CHICAGO, Dec. 13, 2012 /PRNewswire/ -- The Centers for Medicare & Medicaid Services (CMS) recently released the quality measures it is considering for adoption through rulemaking for the Medicare program. One of the measures under consideration (proposed quality measure #3040) calls for "appropriate monitoring of patients receiving PCA [patient-controlled analgesia]".
CMS defines "quality measures" as
"tools that help us measure or quantify healthcare processes, outcomes, patient perceptions, and organizational structure and/or systems that are associated with the ability to provide high-quality health care and/or that relate to one or more quality goals for health care. These goals include: effective, safe, efficient, patient-centered, equitable, and timely care."
More specifically, CMS is proposing that for "All patient admissions with initiation of an opioid via an IV PCA device that is active for more than 2.5 continuous hours" that these patients be monitored for "respiratory rate, sedation score and pulse oximetry".
Patient safety will be improved by monitoring patients. A tragic example is that of Amanda Abbiehl, an 18-year old college bound high school student. As her parents, Brian and Cindy Abbiehl explain,"Our 18-year old daughter, Amanda, died when connected with to a patient-controlled analgesia pump. Had she been monitored for adequacy of ventilation with capnography and oxygenation with pulse oximetry perhaps one of her nurses might have noticed her declining state and she would still be alive today."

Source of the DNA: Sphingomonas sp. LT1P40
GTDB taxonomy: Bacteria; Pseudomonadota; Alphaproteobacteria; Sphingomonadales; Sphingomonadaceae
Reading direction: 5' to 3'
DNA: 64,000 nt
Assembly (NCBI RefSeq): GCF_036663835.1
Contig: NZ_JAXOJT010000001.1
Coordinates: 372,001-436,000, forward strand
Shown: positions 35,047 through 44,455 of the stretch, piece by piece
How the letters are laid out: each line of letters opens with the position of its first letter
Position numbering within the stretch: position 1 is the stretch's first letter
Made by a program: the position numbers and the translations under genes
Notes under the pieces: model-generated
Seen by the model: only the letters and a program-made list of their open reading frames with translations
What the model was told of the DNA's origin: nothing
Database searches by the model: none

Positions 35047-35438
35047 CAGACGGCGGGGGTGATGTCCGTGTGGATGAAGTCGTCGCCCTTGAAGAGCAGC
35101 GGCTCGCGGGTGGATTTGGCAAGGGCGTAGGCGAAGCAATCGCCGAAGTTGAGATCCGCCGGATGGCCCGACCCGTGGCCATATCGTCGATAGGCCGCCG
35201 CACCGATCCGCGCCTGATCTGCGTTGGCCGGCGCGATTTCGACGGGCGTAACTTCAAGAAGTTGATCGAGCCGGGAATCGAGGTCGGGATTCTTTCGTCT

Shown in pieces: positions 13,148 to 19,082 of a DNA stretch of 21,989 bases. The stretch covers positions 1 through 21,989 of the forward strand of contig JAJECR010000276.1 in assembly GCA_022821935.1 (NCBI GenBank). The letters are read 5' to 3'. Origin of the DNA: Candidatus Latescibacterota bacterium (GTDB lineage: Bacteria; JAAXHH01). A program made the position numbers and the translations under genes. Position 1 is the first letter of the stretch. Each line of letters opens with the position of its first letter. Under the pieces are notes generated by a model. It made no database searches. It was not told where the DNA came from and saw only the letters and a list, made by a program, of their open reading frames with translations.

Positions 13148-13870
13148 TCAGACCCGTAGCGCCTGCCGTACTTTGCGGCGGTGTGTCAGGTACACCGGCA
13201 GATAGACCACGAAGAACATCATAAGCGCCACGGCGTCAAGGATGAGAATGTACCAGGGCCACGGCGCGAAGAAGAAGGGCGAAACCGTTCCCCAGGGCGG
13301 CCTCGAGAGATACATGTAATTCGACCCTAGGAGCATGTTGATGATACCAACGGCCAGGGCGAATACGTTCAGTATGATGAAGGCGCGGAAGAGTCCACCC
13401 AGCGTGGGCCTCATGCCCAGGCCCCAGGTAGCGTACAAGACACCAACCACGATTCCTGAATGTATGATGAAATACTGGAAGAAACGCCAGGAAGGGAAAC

However, the CMS proposed quality measure in requiring monitoring for "respiratory rate, sedation score and pulse oximetry" does not go far enough.
Michael Wong, Executive Director for the Physician-Patient Alliance for Health & Safety (PPAHS), explains, "To make sure that there are no other Amandas, whether that be someone's sister, father, grandmother, friend, or neighbor, it is essential to include continuous electronic monitoring for the adequacy of ventilation with capnography and oxygenation with pulse oximetry, as recommended by the Anesthesia Patient Safety Foundation. This would ensure that there is an electronic safety net for all patients using patient-controlled analgesia pumps, so that they can receive there prescribed pain medication without the risk of adverse event."
PPAHS encourages people to contact CMS to express their support for proposed measure #3040 to adequately monitor patients using PCA:
Or, send a message to PPAHS by clicking here.
The Physician-Patient Alliance for Health & Safety (PPAHS) is an advocacy group devoted to improving patient health and safety. PPAHS supporters include physicians, patients, individuals, and organizations.
PPAHS recently released a concise checklist that reminds caregivers of the essential steps needed to be taken to initiate Patient-Controlled Analgesia (PCA) with a patient and to continue to assess that patient's use of PCA. For more information and to download the PCA safety checklist, please visit http://www.ppahs.org.
|SOURCE Physician-Patient Alliance for Health & Safety|
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